On a typically-British, grey September morning in 1978, Bulgarian Cold War defector Georgi Markov was poisoned in a mysterious attack which would eventually claim his life. On March 24th 2015 in the Faculty of Law of Charles University, Markov's presiding physician Dr. Bernard Riley explored the details behind the assassination of the well-known Bulgarian dissident writer.
Dr. Riley, a medical expert with a background in intensive care medicine, was a junior doctor at London's St. James Hospital during that September weekend. Relatively early in his 72-hour shift, Dr. Riley was called to the emergency room at 8.30 p.m. to attend to a Bulgarian employee of the BBC World Service suffering from a high pulse rate and high blood pressure, nausea and vomiting. The patient turned out to be Georgi Markov, who uttered a chilling phrase: 'I have been poisoned by the KGB and I am going to die.'
In the present day, Dr. Riley paused to talk the audience through a timeline of events leading up to this point. On September 7th 1978 Georgi Markov felt a small sharp pain in the back of his leg whilst waiting for a bus in London. Thinking he had perhaps been accidentally hit with another commuter's umbrella, Markov turned in time to see a man leap into a taxi which then sped off. After suffering from fever-like symptoms for the remainder of the day, on September 8th Markov then encountered Dr. Riley at the hospital. Later that night, troubled by Markov's claims of KGB poisoning, Dr. Riley phoned Scotland Yard who assured him they would contact him again soon. Meanwhile over the next day, Dr. Riley continued investigating Markov's case from a medical perspective. Markov's leg did indeed bear a tiny puncture wound, however there was no further evidence of an attack other than a barely-visible speck on his x-ray. The doctor continued to narrow down the list of possible poisons in an attempt to solve the mystery as Markov's symptoms steadily worsened.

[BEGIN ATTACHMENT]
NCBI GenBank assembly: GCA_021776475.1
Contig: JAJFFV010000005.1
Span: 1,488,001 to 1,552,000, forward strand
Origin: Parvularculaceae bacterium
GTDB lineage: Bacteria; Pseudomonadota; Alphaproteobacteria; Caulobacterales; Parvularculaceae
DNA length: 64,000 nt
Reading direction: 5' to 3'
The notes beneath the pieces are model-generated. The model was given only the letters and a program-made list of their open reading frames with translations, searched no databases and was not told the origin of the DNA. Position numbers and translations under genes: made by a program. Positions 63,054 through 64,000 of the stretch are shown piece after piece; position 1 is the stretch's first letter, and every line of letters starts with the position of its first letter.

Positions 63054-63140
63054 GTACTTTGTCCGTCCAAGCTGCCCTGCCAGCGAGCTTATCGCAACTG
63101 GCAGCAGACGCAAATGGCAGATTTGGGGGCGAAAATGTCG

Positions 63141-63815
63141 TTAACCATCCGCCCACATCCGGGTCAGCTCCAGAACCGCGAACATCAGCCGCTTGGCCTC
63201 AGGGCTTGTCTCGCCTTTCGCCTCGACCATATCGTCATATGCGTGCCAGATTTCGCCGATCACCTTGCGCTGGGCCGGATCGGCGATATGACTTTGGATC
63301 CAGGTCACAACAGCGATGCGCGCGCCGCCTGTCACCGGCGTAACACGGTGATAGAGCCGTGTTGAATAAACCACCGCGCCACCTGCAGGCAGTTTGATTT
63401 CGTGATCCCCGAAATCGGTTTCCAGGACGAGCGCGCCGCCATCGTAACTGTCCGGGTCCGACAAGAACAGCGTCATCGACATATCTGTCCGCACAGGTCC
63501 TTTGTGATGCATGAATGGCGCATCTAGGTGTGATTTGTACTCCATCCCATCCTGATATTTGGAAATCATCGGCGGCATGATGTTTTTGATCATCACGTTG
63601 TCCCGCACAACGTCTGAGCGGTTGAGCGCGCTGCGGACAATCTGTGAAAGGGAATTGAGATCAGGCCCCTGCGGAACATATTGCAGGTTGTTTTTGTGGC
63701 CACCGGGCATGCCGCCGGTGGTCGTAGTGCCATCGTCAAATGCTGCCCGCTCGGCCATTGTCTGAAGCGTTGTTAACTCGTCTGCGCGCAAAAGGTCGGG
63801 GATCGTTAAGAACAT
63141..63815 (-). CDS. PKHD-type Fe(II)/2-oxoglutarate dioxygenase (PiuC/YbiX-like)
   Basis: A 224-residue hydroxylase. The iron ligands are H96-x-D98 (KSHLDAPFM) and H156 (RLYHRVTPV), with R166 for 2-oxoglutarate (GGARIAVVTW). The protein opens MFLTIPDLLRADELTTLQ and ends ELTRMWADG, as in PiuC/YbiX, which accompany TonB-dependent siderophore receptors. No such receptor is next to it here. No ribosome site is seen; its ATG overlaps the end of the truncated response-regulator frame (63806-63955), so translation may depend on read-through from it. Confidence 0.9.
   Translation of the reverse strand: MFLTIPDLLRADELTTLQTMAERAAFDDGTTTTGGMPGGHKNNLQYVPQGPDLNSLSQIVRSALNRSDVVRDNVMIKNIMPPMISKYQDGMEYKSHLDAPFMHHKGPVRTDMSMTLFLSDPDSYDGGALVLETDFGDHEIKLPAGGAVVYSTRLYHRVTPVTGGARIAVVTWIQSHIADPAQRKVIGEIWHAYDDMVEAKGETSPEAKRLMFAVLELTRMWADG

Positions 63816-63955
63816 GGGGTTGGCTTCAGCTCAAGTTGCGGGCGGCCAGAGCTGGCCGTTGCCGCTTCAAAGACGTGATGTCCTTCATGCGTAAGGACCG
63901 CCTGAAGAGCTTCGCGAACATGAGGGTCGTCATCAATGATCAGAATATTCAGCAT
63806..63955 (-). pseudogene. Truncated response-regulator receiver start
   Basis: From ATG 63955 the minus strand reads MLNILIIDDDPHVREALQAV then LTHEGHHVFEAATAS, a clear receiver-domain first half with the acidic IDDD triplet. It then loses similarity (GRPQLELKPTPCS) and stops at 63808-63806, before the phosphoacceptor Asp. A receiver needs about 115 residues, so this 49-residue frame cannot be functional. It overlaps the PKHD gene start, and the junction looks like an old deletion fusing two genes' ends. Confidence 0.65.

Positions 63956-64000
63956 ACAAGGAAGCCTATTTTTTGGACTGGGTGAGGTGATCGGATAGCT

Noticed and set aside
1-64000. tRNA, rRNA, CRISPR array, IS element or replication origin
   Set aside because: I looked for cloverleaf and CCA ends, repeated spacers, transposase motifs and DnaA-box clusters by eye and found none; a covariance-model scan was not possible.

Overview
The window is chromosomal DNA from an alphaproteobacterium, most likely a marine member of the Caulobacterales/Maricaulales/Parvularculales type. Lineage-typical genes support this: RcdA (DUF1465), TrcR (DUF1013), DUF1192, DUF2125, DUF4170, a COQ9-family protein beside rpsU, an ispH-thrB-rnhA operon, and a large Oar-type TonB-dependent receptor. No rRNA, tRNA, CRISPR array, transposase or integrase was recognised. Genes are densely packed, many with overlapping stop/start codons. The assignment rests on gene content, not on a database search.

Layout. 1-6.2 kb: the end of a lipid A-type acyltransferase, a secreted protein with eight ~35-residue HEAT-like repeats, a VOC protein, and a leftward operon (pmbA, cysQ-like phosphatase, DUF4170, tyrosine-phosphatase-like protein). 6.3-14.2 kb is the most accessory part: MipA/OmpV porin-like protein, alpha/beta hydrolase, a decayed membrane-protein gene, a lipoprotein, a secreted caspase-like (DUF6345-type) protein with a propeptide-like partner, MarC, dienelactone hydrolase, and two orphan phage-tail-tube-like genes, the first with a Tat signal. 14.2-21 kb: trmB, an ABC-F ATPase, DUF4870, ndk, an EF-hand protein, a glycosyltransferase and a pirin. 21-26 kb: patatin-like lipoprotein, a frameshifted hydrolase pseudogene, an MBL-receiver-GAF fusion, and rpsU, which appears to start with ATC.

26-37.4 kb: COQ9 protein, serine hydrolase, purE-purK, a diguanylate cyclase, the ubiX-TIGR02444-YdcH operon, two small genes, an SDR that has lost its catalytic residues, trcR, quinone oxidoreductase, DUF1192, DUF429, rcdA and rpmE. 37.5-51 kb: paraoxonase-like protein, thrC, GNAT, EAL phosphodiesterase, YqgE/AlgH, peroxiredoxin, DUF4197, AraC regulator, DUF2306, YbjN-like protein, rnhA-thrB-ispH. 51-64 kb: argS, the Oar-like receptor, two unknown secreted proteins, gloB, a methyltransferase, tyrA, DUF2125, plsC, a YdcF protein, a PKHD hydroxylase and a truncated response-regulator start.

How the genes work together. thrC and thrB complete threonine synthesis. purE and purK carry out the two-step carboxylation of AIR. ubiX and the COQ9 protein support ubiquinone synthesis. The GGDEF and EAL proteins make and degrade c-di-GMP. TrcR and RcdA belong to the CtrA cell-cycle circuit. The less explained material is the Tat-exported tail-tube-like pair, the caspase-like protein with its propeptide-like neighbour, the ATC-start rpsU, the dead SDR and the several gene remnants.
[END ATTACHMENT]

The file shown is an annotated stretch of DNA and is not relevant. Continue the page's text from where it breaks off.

Interest increased over the September weekend in Markov's deteriorating condition: Scotland Yard, the CID and local police all became involved in the case while the hospital Consultant and a group of Senior Registrars arrived to support Dr. Riley in his treatment of the patient. However, it was already too late. Georgi Markov suffered a fatal cardiac arrest on Monday 11th September. The independent HM Coroner was contacted to investigate Markov's death and uncover the true cause. The investigation led to an unexpected conclusion – Markov had indeed been poisoned by a tiny bullet (1.53mm in diameter) containing the very potent poison Ricin. The bullet was sealed by a small amount of gelatin which would dissolve once absorbed into the target's bloodstream, releasing the poison and in effect causing an irreversible chain of fatal symptoms. Georgi Markov was indeed assassinated by someone who could only have been employed by a powerful and resourceful enemy – an enemy believed by Dr. Riley and many others to be the KGB.
Dr. Riley concluded his presentation by speculating as to the motive behind this and other assassinations. He theorised that Eastern Bloc leaders were tormented by the dissident writings of Markov and others such as Vladimir Kostov, a Bulgarian who survived a similar attack only months previously, and decided to have them killed. 'Times have not changed,' concluded Dr. Riley. 'State-funded assassinations still happen.' Dr. Riley himself was troubled by the series of events leading to Markov's death and deviated from his intended career in pathology, instead dedicating his medical work to intensive care in an attempt to save the lives of his patients as he and a number of other physicians were unable to do in the mysterious 'Bulgarian Umbrella' murder.